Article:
City looking to condemn waterfront parking lot
The city of Seattle is moving to condemn a parking lot near the central waterfront to provide additional parking while the seawall and the Highway 99 tunnel are under construction. The 103-year-old owner has so far declined to sell.
Seattle Times staff reporter
Myrtle Woldson, 103, owns a long-term parking lot near the Seattle waterfront valued at $7 million. When the city approached the Spokane resident about allowing it to lease space to help ease the parking crunch during construction of the Highway 99 tunnel and the seawall, she declined, city sources say.
Now the City Council is moving to condemn the property to provide more short-term parking for businesses, tourists and shoppers. The city also could eventually build a parking garage on the site once the Alaskan Way Viaduct is removed and the planned waterfront park is completed.
The council will hold a public hearing at 5:30 p.m. Oct. 10 at its City Hall chambers to discuss the parking-mitigation plan the state has developed in cooperation with waterfront and Pioneer Square leaders, as well as the Seattle Department of Transportation (SDOT).
A public hearing is required before the city can act on acquiring the parking lot, known to city staff members as “Myrtle’s Lot.” It can hold about 130 cars.
No city officials would comment on the record because of concerns about potential litigation. A notice of condemnation was sent to Woldson this week.
The city is required to pay “just compensation” under state law, and the intended use must be a public one. The property owner can challenge the condemnation and the sale price in court. Woldson could not be reached for comment.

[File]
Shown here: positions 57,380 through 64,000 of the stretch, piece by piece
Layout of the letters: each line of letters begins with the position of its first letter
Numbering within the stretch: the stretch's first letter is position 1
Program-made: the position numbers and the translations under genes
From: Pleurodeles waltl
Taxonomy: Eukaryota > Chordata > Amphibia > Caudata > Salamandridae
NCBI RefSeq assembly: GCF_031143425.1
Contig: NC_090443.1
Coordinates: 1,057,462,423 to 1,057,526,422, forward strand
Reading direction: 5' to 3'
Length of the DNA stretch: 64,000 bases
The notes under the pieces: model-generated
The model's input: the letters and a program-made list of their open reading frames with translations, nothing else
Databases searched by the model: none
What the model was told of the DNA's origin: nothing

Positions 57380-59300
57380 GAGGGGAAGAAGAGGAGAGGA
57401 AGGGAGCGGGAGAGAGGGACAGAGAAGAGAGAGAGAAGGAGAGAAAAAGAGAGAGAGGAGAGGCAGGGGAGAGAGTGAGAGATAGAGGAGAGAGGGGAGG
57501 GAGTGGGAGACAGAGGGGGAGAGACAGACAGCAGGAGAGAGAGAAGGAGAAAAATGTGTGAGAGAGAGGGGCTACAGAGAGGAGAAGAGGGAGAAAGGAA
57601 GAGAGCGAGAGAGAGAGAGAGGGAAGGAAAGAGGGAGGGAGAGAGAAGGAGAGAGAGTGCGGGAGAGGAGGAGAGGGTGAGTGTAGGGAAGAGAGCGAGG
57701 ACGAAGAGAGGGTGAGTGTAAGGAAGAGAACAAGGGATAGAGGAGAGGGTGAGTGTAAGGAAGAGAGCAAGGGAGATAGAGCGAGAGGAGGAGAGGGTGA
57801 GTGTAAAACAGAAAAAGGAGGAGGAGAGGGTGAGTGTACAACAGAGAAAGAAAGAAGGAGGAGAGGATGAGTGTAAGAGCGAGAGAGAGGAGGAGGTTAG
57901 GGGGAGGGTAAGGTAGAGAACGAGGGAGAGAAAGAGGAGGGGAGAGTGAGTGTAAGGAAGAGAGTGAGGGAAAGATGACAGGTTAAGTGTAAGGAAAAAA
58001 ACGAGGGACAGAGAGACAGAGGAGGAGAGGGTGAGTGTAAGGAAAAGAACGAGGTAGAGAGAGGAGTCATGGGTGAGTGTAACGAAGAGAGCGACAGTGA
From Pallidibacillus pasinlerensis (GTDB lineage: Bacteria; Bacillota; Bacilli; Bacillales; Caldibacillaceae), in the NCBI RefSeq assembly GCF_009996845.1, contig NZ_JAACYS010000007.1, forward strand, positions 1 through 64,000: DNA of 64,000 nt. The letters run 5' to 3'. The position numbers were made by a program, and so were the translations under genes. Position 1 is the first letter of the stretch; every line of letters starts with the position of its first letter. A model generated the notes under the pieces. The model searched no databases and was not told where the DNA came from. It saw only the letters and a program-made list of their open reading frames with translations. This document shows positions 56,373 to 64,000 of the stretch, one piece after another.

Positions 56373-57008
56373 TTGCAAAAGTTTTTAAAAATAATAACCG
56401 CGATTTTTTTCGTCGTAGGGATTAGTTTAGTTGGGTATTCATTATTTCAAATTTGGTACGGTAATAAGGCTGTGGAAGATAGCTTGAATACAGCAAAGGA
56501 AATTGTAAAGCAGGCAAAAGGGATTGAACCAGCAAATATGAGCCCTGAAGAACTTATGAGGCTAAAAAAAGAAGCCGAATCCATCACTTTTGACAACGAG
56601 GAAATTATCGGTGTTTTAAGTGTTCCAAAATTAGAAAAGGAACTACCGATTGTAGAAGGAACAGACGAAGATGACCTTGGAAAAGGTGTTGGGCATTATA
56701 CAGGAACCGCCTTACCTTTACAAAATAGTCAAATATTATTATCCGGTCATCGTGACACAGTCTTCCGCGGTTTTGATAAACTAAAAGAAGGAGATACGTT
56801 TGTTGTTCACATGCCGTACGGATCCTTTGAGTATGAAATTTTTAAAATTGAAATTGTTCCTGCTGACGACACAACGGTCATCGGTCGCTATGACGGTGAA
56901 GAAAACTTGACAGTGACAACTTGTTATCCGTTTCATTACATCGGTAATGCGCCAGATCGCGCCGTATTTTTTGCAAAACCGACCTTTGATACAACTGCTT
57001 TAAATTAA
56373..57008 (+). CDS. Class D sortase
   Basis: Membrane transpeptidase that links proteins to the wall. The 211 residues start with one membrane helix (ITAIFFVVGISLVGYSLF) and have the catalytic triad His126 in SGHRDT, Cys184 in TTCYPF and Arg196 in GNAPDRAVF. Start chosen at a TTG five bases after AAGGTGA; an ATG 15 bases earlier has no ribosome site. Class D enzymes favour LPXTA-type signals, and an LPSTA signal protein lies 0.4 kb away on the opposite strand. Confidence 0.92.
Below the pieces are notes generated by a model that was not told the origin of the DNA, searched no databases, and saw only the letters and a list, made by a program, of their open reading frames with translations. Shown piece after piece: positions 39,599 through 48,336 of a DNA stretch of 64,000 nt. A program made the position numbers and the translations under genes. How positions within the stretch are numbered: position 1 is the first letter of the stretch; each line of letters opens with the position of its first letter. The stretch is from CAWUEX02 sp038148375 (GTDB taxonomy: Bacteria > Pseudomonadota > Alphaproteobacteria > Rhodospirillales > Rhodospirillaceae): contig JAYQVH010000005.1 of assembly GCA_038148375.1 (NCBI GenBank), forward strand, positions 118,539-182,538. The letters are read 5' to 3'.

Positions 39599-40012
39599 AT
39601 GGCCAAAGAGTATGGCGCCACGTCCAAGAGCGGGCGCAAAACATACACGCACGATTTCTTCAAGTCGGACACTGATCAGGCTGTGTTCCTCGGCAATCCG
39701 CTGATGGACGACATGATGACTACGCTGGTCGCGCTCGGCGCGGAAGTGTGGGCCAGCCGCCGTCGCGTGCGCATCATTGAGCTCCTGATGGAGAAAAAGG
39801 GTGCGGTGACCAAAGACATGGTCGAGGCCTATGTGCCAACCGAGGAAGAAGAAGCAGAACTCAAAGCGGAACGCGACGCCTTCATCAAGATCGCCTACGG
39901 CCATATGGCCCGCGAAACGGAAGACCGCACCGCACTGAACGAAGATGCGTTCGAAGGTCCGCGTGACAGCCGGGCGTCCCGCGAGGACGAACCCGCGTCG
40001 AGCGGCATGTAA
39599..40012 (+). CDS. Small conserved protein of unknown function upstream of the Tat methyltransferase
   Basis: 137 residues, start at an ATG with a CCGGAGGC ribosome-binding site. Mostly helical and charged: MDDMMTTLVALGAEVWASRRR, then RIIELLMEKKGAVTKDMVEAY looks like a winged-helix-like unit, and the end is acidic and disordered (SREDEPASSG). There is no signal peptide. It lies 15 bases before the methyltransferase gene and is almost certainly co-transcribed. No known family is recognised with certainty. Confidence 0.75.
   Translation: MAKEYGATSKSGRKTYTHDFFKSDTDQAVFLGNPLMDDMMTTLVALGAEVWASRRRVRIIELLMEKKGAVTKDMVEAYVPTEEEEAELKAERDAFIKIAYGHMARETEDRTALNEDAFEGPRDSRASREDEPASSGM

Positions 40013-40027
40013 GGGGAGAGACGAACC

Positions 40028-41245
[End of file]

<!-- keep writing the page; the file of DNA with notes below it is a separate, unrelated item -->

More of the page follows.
The state Department of Transportation, which is managing the viaduct-replacement project, allocated $30 million for parking mitigation during the seven years of anticipated construction through 2018, said KaDeena Yerkan, Highway 99 communications manager.
The city has lost more than 100 on-street public parking spaces of about 500 total as preparations were made over the past two years to stage and start the tunnel boring that will drill a two-deck, four-lane highway to replace the viaduct, damaged in the 2001 Nisqually earthquake.
Now SDOT is planning for a “worst-case scenario” of zero parking while the viaduct is removed in 2016 and Alaskan Way rebuilt, said spokesman Rick Sheridan.
He said the state’s strategies to replace on-street parking during construction include securing leases for short-term parking with existing garages and acquiring new parking.
“The parking is going to continue to be eroded on the central waterfront, especially once demolition [of the viaduct] begins,” Sheridan said.
The city doesn’t often use its power of eminent domain to condemn property, but it’s not unprecedented. The property beneath what is now Benaroya Hall and Westlake Park were both condemned, according to city records.
The parking-lot-acquisition plan calls for the city to own and operate it. The parking revenue would go to offset the purchase price and for ongoing operations and maintenance, according to the condemnation ordinance that will be considered by the City Council.
Waterfront businesses complained loudly last summer when construction work related to the viaduct replacement shut down streets and sidewalks during the typically busy summer months. They noted that public transportation along the waterfront is almost nonexistent and that many people come in multigenerational family groups and don’t take transit.
Theresa Schneider, co-owner of McKinnon Furniture on Western Avenue, said business has improved over the past year, but more disruption is expected as the tunnel work moves north.
She said waterfront stakeholders have identified replacement parking as “an absolute priority.”
Schneider can see Myrtle’s parking lot across the street from her store.
“It’s very central, very visible,” she said and added, “It’s almost always full.”
Lynn Thompson: email@example.com or 206-464-8305. On Twitter @lthompsontimes